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Locke On Coal Exports: Set Rules For How China Uses It

File photo of an operating coal-fired power plant in China.

Coal export terminals are in the permitting process in both Washington and Oregon, but they face heavy opposition.

Former Ambassador Gary Locke said there might be a way to export coal to China with conditions.

Nearly half of China’s more than 1.3 billion people still live in rural areas. Locke said his family’s village is typical: one light bulb in each room, an outhouse, coal briquettes to cook over.

“I don’t think anyone in the United States would say ‘well don’t build any more electricity plants, stay in poverty or stay without some of these amenities,’” he said on TVW’s Inside Olympia.

Locke believes the United States should help China move away from coal. But he doesn’t automatically rule out coal exports -- especially if the U.S. can influence how that coal is burned.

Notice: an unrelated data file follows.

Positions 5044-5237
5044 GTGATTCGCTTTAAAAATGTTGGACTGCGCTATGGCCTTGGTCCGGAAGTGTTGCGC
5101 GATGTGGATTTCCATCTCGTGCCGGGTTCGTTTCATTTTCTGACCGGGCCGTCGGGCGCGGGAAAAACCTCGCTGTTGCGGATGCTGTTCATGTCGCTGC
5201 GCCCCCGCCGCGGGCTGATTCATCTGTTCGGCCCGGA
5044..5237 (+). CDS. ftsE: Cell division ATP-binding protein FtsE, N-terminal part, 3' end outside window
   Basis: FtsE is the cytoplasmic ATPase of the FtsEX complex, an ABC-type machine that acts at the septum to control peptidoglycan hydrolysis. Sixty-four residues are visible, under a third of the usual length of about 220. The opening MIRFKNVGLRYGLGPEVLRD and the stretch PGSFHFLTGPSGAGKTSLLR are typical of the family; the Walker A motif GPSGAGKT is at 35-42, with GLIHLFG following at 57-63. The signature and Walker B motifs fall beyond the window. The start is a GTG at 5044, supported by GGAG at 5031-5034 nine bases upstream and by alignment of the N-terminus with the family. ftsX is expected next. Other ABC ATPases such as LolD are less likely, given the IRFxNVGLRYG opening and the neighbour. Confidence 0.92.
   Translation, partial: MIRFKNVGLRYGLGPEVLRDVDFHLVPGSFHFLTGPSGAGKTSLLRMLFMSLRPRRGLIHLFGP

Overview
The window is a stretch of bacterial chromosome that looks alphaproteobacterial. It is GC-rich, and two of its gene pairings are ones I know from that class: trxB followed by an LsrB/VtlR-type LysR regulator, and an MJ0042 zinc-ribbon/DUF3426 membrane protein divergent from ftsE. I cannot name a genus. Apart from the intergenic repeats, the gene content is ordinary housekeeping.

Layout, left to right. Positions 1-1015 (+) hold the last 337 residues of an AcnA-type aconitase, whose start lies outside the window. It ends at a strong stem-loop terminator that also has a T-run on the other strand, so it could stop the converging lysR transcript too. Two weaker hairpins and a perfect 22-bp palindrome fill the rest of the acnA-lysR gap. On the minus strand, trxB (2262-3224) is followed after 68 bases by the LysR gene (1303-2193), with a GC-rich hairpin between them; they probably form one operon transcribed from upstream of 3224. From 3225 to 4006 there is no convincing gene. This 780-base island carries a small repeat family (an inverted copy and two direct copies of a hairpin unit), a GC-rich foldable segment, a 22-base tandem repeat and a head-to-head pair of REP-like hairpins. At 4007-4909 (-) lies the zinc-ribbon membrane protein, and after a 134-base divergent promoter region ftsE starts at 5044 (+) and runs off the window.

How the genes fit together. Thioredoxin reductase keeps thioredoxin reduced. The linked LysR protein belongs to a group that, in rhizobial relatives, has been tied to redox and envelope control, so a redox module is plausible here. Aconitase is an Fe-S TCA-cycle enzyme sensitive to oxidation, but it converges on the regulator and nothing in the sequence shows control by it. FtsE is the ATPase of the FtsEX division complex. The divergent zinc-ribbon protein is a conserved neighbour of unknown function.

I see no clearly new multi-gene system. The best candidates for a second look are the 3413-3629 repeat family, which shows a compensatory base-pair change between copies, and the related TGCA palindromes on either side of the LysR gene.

“Whether it’s scrubbers, capturing the carbon or even gasification of the coal once it reaches China,” Locke added.

Since January 2004, Austin Jenkins has been the Olympia-based political reporter for the Northwest News Network. In that position, Austin covers Northwest politics and public policy, as well as the Washington State Legislature. You can also see Austin on television as host of TVW's (the C–SPAN of Washington State) Emmy-nominated public affairs program "Inside Olympia."